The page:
Jensen Low’s criminal defense attorney in Kamloops, Joe Killoran, says Ebbie’s plan won’t push more dangerous people off the streets.
“I think the idea that we’re trying to address this root cause by limiting bail doesn’t do much,” he said. Some of the “prolific offenders” are people who have already been detained and spent a lot of time in prison. Prison doesn’t and won’t fix anything. It never does.
He says it’s far cheaper to provide vulnerable people with adequate housing and addiction support than to imprison them. About $110,000 a year, about $73,000 a year in BC.
“I understand the satisfaction of having someone on the street put me in danger. Let’s lock them up. It costs — it’s more expensive than housing them — and then you have to figure out what to do,’ said Killoran. You’ve taken him away from all social support, isolated him, and engaged in punitive behavior that doesn’t do any good.Now what?What about when he or she comes out?
Killoran also disputes the term ‘catch and release’, which is being talked about in Kamloops as well as in the state media. Police say they arrested the person and saw them on the street shortly after.
“There was a former police chief who likes to say Sid Leckie. says Killoran. “There is no catch and release. Clients are detained on a regular basis. We have criteria based on the Supreme Court of Canada and criminal law, and they seek release for one of three reasons: failure to appear in court; Otherwise, their release would undermine confidence in the administration of justice.”
in an interview late Tuesday afternoon CFJC todaynew Kamloops RCMP manager Jeff Perry responded to allegations that no catch-and-release was taking place.
Police sometimes challenge multiple offenders who reoffend shortly after being released, he said, and the RCMP has little control over how offenders are treated in the judicial process.
“It was not our decision to put them in prison. “There have been some successes,” Perry said. We repeatedly release repeat offenders, or what we call high-value offenders, into the community, and we continue to focus on them. “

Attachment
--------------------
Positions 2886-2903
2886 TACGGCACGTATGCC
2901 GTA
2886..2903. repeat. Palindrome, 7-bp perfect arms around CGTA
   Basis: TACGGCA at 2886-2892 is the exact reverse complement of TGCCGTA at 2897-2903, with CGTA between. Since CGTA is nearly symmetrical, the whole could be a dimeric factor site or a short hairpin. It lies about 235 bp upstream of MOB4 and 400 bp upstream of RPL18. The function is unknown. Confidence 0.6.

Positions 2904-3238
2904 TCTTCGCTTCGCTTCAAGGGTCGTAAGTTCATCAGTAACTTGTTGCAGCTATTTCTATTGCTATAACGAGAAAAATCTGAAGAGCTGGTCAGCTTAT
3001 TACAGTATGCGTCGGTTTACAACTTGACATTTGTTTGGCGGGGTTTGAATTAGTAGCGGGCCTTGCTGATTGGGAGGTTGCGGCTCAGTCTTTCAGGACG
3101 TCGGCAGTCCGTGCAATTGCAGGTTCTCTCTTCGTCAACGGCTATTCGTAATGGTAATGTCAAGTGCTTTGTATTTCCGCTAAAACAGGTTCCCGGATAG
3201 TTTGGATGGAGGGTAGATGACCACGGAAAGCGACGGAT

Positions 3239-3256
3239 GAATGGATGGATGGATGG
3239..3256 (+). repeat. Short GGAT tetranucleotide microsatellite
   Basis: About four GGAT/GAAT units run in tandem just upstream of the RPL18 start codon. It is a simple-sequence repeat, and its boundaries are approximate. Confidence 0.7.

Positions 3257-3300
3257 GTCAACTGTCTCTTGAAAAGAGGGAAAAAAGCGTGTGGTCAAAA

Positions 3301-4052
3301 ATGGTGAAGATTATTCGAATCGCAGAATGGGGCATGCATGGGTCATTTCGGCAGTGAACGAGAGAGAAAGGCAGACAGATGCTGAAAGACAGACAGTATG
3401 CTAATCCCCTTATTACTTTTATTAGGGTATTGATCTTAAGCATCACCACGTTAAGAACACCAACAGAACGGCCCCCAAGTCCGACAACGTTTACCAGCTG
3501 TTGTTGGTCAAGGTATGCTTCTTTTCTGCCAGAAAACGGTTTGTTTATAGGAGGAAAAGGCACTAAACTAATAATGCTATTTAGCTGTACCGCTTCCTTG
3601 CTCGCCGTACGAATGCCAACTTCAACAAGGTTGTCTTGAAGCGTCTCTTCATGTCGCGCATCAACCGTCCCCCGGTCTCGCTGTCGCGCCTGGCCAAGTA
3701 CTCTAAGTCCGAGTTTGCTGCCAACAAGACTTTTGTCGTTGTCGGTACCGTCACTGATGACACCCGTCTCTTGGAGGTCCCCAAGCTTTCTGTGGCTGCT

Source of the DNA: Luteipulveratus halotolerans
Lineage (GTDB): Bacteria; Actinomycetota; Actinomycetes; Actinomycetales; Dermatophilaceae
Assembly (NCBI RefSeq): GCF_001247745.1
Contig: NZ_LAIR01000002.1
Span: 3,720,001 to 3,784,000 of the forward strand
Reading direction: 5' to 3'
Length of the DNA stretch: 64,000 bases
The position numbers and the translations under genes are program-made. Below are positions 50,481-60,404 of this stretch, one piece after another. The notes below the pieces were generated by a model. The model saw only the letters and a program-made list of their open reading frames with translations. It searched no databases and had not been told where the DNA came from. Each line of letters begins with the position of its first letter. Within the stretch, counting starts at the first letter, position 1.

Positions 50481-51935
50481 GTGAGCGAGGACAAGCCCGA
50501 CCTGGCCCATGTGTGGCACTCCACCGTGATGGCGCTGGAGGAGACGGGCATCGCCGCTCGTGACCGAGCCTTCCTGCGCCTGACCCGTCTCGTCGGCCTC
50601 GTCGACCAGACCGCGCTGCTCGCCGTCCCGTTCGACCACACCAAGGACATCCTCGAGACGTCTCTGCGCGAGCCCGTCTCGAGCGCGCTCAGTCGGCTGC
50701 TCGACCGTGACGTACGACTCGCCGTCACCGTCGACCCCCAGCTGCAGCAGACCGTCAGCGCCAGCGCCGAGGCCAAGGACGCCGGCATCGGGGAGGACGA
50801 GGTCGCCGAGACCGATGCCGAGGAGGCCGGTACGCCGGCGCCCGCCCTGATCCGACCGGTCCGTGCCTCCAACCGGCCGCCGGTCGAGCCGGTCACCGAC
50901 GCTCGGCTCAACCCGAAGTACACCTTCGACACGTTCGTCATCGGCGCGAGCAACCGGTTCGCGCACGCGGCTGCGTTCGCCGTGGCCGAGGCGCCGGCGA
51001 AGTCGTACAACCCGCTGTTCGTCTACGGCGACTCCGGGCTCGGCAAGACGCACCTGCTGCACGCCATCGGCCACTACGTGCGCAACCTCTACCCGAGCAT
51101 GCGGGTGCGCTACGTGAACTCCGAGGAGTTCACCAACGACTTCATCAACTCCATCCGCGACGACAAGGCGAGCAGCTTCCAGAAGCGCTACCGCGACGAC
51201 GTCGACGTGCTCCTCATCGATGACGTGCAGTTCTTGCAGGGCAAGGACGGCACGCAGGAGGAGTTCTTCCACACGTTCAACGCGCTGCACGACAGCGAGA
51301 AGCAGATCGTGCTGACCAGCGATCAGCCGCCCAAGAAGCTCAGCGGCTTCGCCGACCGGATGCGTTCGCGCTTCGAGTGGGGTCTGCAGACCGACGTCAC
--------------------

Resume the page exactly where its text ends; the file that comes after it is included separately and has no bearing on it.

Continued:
Killoran added: The choice then is whether to detain the person for three months without trial. This is how long it takes before you get bail review. Put someone in jail for 90 days without trial? If I get arrested, I want a chance to get bail. ”
The BC Attorney General’s Office responded: CFJC today Email us an insight into the current bail process.
“Under criminal law, everyone arrested for a crime has the legal right to be released by the police or brought before a judge as soon as possible for a bail hearing,” the email read. rice field.
Furthermore, “the penal code obliges the police and judges to exercise the ‘principle of restraint’ and to release the accused at the earliest possible opportunity under the least onerous conditions he can reasonably comply with. I am asking you to consider it first,” he added.
For Kamloops residents who are concerned about their safety in the community, Killoran says it’s justified. But he says people just need help.
“If you think of them as fellow citizens of Kamloops, people who are going through a very difficult time, I think we will approach them from what we can do as a society, as a community, to help them and make them feel safer. I think we will come to solutions in healthcare, safe medicine supply, housing and so on.”